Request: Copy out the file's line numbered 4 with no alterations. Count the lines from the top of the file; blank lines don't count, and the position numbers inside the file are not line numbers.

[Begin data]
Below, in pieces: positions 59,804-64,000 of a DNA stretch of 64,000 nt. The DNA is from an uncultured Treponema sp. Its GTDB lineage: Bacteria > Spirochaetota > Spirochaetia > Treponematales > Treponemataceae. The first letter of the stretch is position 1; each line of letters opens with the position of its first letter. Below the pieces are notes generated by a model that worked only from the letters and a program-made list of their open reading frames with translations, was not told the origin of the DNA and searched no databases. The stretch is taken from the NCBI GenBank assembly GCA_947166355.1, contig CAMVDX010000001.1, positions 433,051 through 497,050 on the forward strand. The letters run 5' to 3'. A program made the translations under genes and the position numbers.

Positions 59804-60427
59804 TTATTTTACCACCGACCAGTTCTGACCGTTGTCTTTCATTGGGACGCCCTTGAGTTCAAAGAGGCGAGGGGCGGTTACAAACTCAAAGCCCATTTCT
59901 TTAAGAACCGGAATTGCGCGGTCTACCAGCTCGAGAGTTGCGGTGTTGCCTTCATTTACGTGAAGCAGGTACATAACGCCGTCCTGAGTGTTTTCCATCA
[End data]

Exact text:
59901 TTAAGAACCGGAATTGCGCGGTCTACCAGCTCGAGAGTTGCGGTGTTGCCTTCATTTACGTGAAGCAGGTACATAACGCCGTCCTGAGTGTTTTCCATCA